August 13th, 2009. The world's longest certified race, the Self - Transcendence 3,100 Mile Race 2009 ended with eleven finishers as of August 13th. Suprabha Beckjord is the US participant in the 3100 Race, a resident of Washington, D.C and the only woman to have completed the 3100-miler, and the only thirteenth-time finisher, a legend in her own time.
The 3,100 miler, held annually for the past 13 years in Jamaica, Queens, is an incomprehensible distance to most of the 6 billion inhabitants of the earth except for that rare and extraordinary few that number perhaps 2 dozen in total. Mind-numbing not only in distance, but in the route itself: .5488 of a mile course around a block, around a single school, for a total of 5649 laps to complete the 3,1oo. Onlookers shake their heads in amazement, race staff and handlers must take rest from looking after the runners, while the runners themselves indefatigably run from 6 am to 12 midnight for nearly 2 months, day in and day out, in record breaking heat and during severe thunderstorms. The utlimate Self-Transcendence, these runners undergo an inner and outer transformation that cannot be described. Their achievements inspire, uplift and will outlast the centuries to come.
While everyone is an uncontested winner and champion in the 3,100 Miler, the results are posted here in tribute to these heroes and heroine of our time.
1st Place Finisher Asprihanal Aalto of Finland
2nd Place Finisher Grahak Cunningham of Australia
July 28th, 2009. Grahak Cunningham established a new Australian record when he came in second in the 3100 mile race. Total time: 44 days+09:08:58, averaging 69.857 miles per day, or 112.417 km. He is now the third-ranked runner of this distance in the world, and surpassed his previous best by two days.
3rd Place Finisher Petr Spacil of Czech Republic
July 29th, 2009. Petr Spacil from Brno, Czech Republic finished 3rd with a total time of 45 days+03:44:21, three days faster than his previous best. Petre averaged 68.655 miles per day, or 110.489 - km.
4th Place Finisher Vladimir Balatsky of Austria
August 1st, 2009. Vladimir Balatsky of the Ukraine placed fourth in the Self-Transcendence 3100 Mile Race today in a total time of 48 days+02:25:50.
5th Place Finisher Pranjal Milovnik of the Slovakia
August 1st, 2009. A few hours later Pranjal Milovnik of Slovakia crossed the finish line in 48 days+06:07:50, surpassing his personal best by 28 hours.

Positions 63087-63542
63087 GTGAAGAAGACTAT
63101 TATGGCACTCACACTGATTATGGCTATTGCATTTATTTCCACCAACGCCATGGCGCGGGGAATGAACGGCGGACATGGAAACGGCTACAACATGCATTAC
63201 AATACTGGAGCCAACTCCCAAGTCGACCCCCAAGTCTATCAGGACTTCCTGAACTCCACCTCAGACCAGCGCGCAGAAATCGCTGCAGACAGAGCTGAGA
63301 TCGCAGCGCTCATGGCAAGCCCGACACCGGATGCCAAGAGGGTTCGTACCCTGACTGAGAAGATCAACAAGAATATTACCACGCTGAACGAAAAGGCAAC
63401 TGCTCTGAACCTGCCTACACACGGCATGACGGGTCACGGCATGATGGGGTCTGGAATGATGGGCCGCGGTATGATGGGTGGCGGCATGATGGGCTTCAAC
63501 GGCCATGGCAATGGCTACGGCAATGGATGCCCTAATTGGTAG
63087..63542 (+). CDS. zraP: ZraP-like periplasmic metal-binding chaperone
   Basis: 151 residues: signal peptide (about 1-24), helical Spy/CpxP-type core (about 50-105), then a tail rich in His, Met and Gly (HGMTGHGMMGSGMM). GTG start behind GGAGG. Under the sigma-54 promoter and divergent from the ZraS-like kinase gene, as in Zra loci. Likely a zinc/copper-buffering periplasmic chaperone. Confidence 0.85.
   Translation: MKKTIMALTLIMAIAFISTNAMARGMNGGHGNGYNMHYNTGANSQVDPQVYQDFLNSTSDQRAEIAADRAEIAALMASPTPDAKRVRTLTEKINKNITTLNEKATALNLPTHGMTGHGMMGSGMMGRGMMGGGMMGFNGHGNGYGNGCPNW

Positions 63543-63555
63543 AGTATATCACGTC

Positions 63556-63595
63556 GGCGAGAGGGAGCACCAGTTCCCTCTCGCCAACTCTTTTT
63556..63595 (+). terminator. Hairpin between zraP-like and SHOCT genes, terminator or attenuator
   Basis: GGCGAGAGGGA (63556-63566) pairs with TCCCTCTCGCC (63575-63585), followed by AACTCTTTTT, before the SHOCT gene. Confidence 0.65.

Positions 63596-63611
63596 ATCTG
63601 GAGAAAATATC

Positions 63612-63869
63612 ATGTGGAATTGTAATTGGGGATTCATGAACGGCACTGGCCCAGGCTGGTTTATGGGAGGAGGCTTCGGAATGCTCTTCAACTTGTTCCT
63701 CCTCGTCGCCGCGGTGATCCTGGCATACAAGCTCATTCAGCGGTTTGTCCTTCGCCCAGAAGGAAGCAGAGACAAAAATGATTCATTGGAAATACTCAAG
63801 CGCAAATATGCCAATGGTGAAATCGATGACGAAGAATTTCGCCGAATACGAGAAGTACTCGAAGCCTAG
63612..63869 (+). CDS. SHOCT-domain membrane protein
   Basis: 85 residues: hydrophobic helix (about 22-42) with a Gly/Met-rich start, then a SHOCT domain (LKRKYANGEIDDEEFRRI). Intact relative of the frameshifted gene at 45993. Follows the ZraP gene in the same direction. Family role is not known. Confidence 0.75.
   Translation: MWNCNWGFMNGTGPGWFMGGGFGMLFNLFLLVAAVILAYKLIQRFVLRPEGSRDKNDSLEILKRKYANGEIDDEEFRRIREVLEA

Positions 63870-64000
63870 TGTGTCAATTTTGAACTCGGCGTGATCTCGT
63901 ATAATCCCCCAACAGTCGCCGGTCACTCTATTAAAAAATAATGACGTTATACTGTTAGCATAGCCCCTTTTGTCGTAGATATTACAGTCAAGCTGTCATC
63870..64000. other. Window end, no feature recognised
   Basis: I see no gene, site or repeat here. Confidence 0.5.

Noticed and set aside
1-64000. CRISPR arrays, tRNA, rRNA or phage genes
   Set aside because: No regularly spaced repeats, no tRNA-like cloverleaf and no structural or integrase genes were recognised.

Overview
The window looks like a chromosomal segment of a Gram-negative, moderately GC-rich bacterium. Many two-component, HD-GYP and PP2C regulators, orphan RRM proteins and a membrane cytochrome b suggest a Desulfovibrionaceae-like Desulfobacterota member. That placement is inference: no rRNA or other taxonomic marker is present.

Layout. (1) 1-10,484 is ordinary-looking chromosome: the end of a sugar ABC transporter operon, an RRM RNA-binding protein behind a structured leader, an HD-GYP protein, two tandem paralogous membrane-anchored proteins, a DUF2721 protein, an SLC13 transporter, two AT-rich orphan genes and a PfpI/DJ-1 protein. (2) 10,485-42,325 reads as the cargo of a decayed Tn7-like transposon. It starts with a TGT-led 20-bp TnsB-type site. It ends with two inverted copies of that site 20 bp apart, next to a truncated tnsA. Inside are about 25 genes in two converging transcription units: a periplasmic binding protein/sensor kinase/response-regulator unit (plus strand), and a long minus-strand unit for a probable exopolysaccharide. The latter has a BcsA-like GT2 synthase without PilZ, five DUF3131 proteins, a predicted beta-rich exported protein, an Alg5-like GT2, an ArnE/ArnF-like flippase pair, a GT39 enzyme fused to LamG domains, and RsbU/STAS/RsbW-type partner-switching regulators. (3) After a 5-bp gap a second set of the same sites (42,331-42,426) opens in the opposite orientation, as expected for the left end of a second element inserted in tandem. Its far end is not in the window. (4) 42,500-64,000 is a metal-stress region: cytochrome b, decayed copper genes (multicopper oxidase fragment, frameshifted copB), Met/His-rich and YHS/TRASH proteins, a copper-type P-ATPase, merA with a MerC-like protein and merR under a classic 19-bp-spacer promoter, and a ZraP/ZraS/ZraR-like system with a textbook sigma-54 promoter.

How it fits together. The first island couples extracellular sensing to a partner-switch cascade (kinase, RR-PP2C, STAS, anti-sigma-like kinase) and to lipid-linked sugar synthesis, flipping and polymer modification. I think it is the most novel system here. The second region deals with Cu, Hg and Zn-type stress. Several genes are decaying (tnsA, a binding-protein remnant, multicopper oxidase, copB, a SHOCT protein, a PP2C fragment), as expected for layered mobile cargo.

6th Place Finisher Stutisheel Lebedev of Ukraine
August 1st, 2009. Stutisheel Lebedev, who has run the race six times, finished in 48 days+12:42:46, nearly two days better than his previous best.
7th Place Finisher Pushkar Mullauer of Switzerland
August 2nd, 2009. Pushkar C. Mullauer of Switzerland established a Swiss record time of 49 days+ 02:57:03, an average of 63.110 miles per day, or 101.560 km. Pushkar is the first Swiss citizen the 3,100 mile distance on a certified course.
8th Place Finisher Diganta Adikhari of Austria
August 4th, 2009. Diganta Adikhari of Austria completed the 3100 Miler for the fourth time in 51 days +13:26:22
9th Place Finisher Pavol Saraz of Czech Republic
August 7th, 2009. Pavol Saraz from Czech Republic finished his first 3100 miles in 54 days+14:26:40. Pavol averaged 56.777 miles per day(91.375 km)
10th Place Finisher Ananda-Lahari Zuscin of Slovakia
August 8th, 2009. Ananda-Lahari Zuscin of Slovakia completed the 3100 miles in 56 days+10:12:07, his fifth completion of the race.
11th Place Finisher Suprabha Beckjord of Slovakia
August 13th, 2009. 53-year-old Suprabha Beckjord completed the improbable feat of finishing the Self-Transcendence 3100 mile race for the 13th time in 60 days+08:58:51. This brings her nearly twice around the world( 40,302.226 miles/ 64,622.160 km) while running a tiny .5488 mile loop on urban sidewalks. She has been the only female runner in the race’s existence and the only person to finish all thirteen races.
Follow the daily developments contributed by our roving reporters and photographers at the
Results courtesy of the 3,100 Mile Race Blog. Photos contributed by Arpan.